In the present case, Singh had first approached the Delhi High Court challenging a notification issued by Election Commission of India for election to Rajya Sabha after he was not allowed to file his nomination without a proper proposer being proposing his name. His contentions were rejected by the High Court that his fundamental right of free speech and expression and right to personal liberty has been infringed.

While dismissing the SLP, the Apex Court observed that the writ petition before the High Court was entirely misconceived.

The bench observed while referring to earlier judgments viz Javed v. State of Haryana, (2003) 8 SCC 369 and Rajbala v. State of Haryana (2016) 2 SCC 445 wherein it was stated that the right to contest an election is neither a fundamental right nor a common law right. It is a right conferred by a statute.

However, the Supreme Court in Javed (supra) had made the following observations: Right to contest an election is neither a fundamental right nor a common law right and it is a right conferred by a statute. At the most, in view of Part IX having been added in the Constitution of India that a right to contest election for an office in Panchayat may be said to be a constitutional right and a right originating in the Constitution and given shape by a statute. But even if, it cannot be equated with a fundamental right. It is stated that there is nothing wrong in the same statute which confers the right to contest an election also to provide for the necessary qualifications without which a person cannot offer his candidature for an elective office and also to provide for disqualifications which would disable a person from contesting for, or from holding, an elective statutory office.

It was held in Rajbala (supra) that the right to contest for a seat in either of the two bodies is subject to certain constitutional restrictions and could be restricted further only by a law which the parliament made.

Further, the court added that Singh did not have any right to contest election to the Rajya Sabha in terms of the law made by the Parliament.

The Court stated while dismissing the SLP that the Representation of People Act, 1950 read with the Conduct of Elections Rules, 1961 has contemplated the name of a candidate to be proposed while filling the nomination form. However, it cannot be claimed by an individual that he has a right to contest election and the said stipulation violates his fundamental right, so as to file his nomination without any proposer as is required under the Act.

Continue Reading

Legally Speaking

Post-conviction compounding of offences is permissible: Himachal Pradesh High Court



The Himachal Pradesh High Court in the case Shri Kantu Ram v Shri Beer Singh recently observed that a court, while exercising powers under Section 147 of the Negotiable Instruments Act and can proceed to compound the offences even after recording of conviction by the courts below.

The bench comprising of Justice Sandeep Sharma observed in a case where the revision Petitioner, who was convicted under Section 138 of the NI Act by the Magistrate Court and was aggrieved by subsequent dismissal of appeal by the Sessions Court and had agreed to pay the amount due and settle the matter.

Thus, the petitioner had sought compounding of offences.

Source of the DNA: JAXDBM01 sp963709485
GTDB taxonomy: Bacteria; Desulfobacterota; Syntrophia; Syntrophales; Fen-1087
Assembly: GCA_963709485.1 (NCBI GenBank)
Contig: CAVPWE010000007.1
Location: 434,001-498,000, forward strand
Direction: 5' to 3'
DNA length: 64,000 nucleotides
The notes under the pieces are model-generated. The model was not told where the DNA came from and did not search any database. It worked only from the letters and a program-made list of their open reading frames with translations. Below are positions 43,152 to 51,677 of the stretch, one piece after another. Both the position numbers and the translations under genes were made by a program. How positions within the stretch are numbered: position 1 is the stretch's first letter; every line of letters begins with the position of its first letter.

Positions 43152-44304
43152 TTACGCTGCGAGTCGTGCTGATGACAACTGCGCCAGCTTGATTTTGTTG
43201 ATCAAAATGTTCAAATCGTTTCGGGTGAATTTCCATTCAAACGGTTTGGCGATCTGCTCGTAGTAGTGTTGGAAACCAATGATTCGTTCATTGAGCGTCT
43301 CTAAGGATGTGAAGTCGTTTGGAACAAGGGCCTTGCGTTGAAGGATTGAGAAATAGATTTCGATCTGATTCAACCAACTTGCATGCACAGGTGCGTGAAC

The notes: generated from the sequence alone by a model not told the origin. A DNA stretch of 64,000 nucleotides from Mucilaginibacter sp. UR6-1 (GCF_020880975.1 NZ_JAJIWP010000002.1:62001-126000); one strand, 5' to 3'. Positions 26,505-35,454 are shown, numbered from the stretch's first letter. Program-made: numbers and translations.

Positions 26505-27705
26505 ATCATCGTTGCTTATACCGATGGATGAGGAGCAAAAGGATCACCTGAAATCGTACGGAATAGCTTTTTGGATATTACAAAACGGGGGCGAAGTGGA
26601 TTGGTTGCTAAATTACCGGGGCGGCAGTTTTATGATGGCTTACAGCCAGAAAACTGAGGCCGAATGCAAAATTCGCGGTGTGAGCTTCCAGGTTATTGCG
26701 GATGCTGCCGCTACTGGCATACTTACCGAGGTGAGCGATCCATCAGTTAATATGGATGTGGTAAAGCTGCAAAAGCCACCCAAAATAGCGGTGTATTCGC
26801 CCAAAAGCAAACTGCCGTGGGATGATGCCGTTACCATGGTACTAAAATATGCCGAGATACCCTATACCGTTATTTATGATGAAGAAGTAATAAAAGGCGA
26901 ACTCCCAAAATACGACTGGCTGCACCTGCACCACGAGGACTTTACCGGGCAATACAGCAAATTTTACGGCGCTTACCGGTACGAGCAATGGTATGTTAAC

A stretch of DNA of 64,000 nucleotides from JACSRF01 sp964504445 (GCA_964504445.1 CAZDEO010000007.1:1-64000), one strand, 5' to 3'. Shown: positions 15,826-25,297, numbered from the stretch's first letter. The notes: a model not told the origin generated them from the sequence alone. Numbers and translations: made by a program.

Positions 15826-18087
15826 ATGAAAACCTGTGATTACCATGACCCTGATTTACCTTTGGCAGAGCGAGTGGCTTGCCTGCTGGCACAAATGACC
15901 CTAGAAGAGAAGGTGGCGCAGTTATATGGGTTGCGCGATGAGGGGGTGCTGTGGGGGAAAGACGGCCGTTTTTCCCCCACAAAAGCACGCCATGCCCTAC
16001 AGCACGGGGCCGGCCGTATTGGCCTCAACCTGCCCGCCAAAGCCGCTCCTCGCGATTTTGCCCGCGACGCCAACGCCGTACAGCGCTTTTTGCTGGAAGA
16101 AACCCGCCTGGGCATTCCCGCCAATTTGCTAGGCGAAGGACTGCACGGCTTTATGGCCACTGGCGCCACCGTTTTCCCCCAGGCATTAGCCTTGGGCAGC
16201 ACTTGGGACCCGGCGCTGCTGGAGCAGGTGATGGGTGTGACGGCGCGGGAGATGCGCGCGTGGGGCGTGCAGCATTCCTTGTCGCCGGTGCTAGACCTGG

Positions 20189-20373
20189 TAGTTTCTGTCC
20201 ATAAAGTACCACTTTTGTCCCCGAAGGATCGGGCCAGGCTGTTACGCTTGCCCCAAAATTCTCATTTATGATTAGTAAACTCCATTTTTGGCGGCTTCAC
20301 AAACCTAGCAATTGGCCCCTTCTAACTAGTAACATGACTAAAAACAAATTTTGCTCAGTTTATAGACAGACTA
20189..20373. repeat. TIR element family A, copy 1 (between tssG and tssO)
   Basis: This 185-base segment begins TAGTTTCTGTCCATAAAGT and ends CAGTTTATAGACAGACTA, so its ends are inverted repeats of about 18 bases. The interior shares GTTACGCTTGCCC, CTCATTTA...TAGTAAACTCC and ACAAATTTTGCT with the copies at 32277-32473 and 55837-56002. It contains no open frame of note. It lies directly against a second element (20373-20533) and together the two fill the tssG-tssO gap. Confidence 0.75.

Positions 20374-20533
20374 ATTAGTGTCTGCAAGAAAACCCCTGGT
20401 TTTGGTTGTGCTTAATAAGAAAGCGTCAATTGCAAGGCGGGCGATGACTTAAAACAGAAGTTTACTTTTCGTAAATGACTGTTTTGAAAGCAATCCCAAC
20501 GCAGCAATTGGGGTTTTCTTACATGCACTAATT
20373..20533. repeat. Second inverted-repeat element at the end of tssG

In the present case, the respondent admitted the factum with regard to receipt of the amount due from the accused and expressed that the prayer made on behalf of accused for compounding of offence can be accepted.

However, the High Court allowed the prayer and the offence committed by the Petitioner under Section 138 NI Act was ordered to be compounded.

The Court observed that the Reliance was placed on Damodar S. Prabhu V. Sayed Babalal H. (2010) 5 SCC 663, wherein the Apex Court has categorically held that court, while exercising power under Section 147 of the NI Act and can proceed to compound the offence even after recording of the conviction by the courts below.

Continue Reading

Legally Speaking

‘Pensionary benefits to employee, who is removed from service for misconduct, is not at par with those who retire on superannuation’



The Jammu and Kashmir and Ladakh High Court in the case Bashir Ahmad Wani v Jammu and Kashmir Grameen Bank and Another recently observed and stated that an employee who is removed from service for misconduct is not at par with those who is being retired on superannuation.

The bench comprising of Justice Sanjeev Kumar observed while dismissing the pension claim made by a former employee of the J&K Grameen Bank, who was removed from service in 2011.

In the present case, the petitioner had sought benefit of the J&K Grameen Bank (Employees) Pension Regulations, 2018 whereby provision was made for terminal benefits.

However, the court disallowed the claims on two grounds:

Firstly, that at the time of removal of the petitioner from service when there were no norms, rules or regulations providing for the benefit of pension to the employees of the respondent-Bank.

In the year 2011, the employees of the respondent-Bank were governed by the J&K Grameen Bank ( the Officers and Employees) Service Regulations, 2010… it is abundantly clear that it does not prescribe imposition of a penalty of removal along with the pensionary benefits.

Secondly, it was opined by the court that though the 2018 Regulations had been made applicable to those employees who were in service between 1st day of September, 1987 and 31st day of March, 2010 and the employees retired from the services of the Bank before 31st day of March, 2018, however, this leeway cannot come to aid of the Petitioner.

The Curt observed that the reason for finding that the Petitioner was not an employee who had “retired” on superannuation from the bank. Rather, he was “removed” for misconduct.

The Court stated that the regulations apply to those employees who retired from the service of the Bank before 31.03.2018 and not the employees who were terminated for misconduct. Viewed thus, the order of removal of the petitioner dated 02.09.2011 holding the petitioner entitled to terminable benefits and cannot, by any stretch of reasoning, be construed to be an order of removal with the benefit of the pension. Neither, the petitioner, at the time of his removal from service, nor with the promulgation of Pension Regulations of 2018, is entitled to the benefit of pension.

Accordingly, the court dismissed the petition.

Continue Reading